We guitarists sometimes take the collecting thing to a whole different level. Begin by the fact that our guitars cost way more than (most!) coins, stamps or sports cards. So unless our pockets are extremely deep our guitar collecting is limited by personal economic realities. This is not always the case however. I’ve met a few guitarists who weren’t rich by any stretch of the imagination but had a very impressive bunch of guitars. Usually though someone with lots of high-end guitars has the resources to feed their obsession. I met a guy recently who quite modestly described his collection of Martins and Gibsons but it was pretty obvious by his clothes and demeanor that he could afford to keep buying very nice instruments. Was I jealous? Ummm….yeah, you could say that!
He is one type of guitar collector: one who loves and appreciates relatively recent American made instruments and has no particular interest in “vintage” stuff. I respect that because I feel that we are in something of a golden age of guitar making right now. Even the average Martin, Taylor or Gibson coming off the assembly line today is in many ways a better instrument than some of what was made in the good old days. I’ve written about this before – just because a Martin made 50 years ago was made of Brazilian rosewood doesn’t necessarily make it a great sounding guitar. Because of the hand-made nature of the guitars of yesteryear compared to the more consistent nature of the manufacturing process today there was a lot of variation in both sound and quality of the guitars coming from the famous makers. Sure, there are gems from the old days, many of them, and they have price tags to match their rarity and wonderful sound. But there are some real dogs out there too.
The serious collectors of vintage guitars know this but often they look past the overall condition of their guitars (the latest way to describe a vintage instrument that has lived a rough and tumble life with battle scars to show is said to have “serious mojo” and this kind of cracks me up). Sometimes they even overlook guitars in their collections that have dull and lifeless sound because of the rarity of the instrument. OK, I get that I guess but if I play a vintage guitar that is just old and tired sounding I am never tempted to drain my bank account to acquire it. But that’s just me, I guess.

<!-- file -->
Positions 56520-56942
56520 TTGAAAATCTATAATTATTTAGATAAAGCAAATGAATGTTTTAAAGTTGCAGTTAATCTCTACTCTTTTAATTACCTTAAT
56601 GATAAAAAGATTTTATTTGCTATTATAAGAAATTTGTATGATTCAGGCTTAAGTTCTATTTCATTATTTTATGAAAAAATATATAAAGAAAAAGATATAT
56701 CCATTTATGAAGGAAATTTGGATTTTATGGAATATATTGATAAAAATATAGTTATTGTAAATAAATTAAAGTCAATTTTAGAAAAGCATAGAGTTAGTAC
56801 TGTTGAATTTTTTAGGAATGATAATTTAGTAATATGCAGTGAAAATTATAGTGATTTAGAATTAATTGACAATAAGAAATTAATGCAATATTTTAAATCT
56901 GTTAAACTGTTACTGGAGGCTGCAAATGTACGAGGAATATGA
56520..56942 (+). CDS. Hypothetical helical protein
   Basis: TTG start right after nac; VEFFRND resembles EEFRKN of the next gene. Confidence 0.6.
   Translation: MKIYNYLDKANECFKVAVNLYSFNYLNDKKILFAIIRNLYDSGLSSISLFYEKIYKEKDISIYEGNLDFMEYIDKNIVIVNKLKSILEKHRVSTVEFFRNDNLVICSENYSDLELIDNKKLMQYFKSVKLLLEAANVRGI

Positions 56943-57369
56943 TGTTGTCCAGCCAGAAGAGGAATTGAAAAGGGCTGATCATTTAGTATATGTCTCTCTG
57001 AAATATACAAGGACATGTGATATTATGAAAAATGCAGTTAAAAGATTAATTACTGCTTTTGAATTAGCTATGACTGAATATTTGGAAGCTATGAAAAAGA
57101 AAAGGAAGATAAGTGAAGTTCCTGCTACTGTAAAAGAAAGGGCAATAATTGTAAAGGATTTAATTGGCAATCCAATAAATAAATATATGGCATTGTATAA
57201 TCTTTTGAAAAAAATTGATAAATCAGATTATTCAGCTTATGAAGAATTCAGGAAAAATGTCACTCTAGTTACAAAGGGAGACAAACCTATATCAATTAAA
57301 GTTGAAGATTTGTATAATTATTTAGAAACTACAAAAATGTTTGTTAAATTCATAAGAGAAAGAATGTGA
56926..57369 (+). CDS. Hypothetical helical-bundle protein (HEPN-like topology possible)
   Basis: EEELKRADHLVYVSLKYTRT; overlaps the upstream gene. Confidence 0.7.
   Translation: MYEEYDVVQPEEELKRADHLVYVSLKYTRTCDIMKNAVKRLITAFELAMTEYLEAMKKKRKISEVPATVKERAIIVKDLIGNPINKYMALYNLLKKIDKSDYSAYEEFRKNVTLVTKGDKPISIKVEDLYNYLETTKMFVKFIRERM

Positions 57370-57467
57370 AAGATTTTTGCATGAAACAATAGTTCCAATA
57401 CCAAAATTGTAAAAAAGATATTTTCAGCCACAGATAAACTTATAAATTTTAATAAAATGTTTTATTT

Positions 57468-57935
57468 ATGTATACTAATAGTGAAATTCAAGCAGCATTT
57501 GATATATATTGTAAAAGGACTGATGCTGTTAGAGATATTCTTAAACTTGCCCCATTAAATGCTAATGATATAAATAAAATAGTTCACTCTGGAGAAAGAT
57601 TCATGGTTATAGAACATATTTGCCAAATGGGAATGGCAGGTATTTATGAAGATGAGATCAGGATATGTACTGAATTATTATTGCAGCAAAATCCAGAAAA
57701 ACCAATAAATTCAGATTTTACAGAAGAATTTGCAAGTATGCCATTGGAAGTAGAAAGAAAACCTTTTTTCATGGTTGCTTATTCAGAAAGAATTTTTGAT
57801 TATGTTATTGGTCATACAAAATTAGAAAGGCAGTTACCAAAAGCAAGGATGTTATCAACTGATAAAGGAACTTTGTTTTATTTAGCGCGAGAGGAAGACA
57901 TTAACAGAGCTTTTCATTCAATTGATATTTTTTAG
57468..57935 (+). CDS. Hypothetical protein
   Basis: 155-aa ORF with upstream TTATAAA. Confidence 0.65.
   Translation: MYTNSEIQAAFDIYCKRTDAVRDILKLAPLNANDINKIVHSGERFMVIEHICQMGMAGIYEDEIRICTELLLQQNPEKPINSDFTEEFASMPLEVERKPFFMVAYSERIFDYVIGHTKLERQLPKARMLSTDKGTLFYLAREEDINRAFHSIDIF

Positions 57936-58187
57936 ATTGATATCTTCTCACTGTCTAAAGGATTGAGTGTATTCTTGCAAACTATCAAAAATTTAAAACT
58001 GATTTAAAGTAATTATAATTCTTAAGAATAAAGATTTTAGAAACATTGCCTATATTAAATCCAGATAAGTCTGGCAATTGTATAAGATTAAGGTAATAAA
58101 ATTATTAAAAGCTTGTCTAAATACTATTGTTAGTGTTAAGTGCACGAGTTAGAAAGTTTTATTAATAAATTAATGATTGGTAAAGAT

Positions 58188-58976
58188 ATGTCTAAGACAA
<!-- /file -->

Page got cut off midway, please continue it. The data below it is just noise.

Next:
Even more curious is the recent phenomenon of collecting guitars (especially electrics) that were curiosities or beginner instruments back in the 1950s and 60s. About 20 years ago I had a young student who played electric guitar and was quite proud of his collection of strange stuff, guitars made by companies like Kay, Eco, Standell, Stella, and others. Now, I’m old enough to remember when these guitars sold for about $100, give or take, and that was precisely what they were worth. Many of them had a dizzying array of buttons, knobs and switches, many of which didn’t affect the sound much at all. But they sure did look cool! Problem was, the necks often had the profile of a baseball bat, the intonation was terrible, the tuners could not keep the guitar in tune, the bridges tended to break being made of cheap pot metal, and worst of all the pick-ups were prone to horrendous feedback (assuming you could stand the sound of them in the first place!) because they were essentially cheap microphones. I saw a music special with Elvis Costello a couple years ago and he was playing one of these types of guitars and at one point he actually held the guitar body up to his face and sang into the pick-up!
But there’s a hint of why those weird clunkers have suddenly risen from the dead. Some famous musicians are using them – so they must be good, right?! To a lesser degree this is happening with acoustics from the same era but thankfully most musicians come to their senses after buying a beat up old Kay or Silvertone and realize just why those things cost $50 in 1965. Old does NOT equate to good, most of the time. “Vintage” often just means just old, awful sounding and impossible to play these days, especially in places like Craigslist or Ebay.
OK, but you’re missing the point, Gene, I can almost hear you saying. Some people just collect guitars they LIKE for no logical reason at all. That young man with all those weird electrics bought them because they were (at that time) inexpensive and well, cool. And today I guarantee if he still has his collection it is worth three or four times what he paid for it twenty years ago.
Collect guitars based on your wants, needs and budget. Just know that there will always be another one in your future, maybe not something you were expecting. And keep in mind that wonderful quote I heard on one of the guitar forums a few years ago when one member was bemoaning a guitar that “got away.” One of the other members chimed in: Don’t worry, guitars are like buses in the city. If you miss one, another will come along in fifteen minutes!
Peace & good music,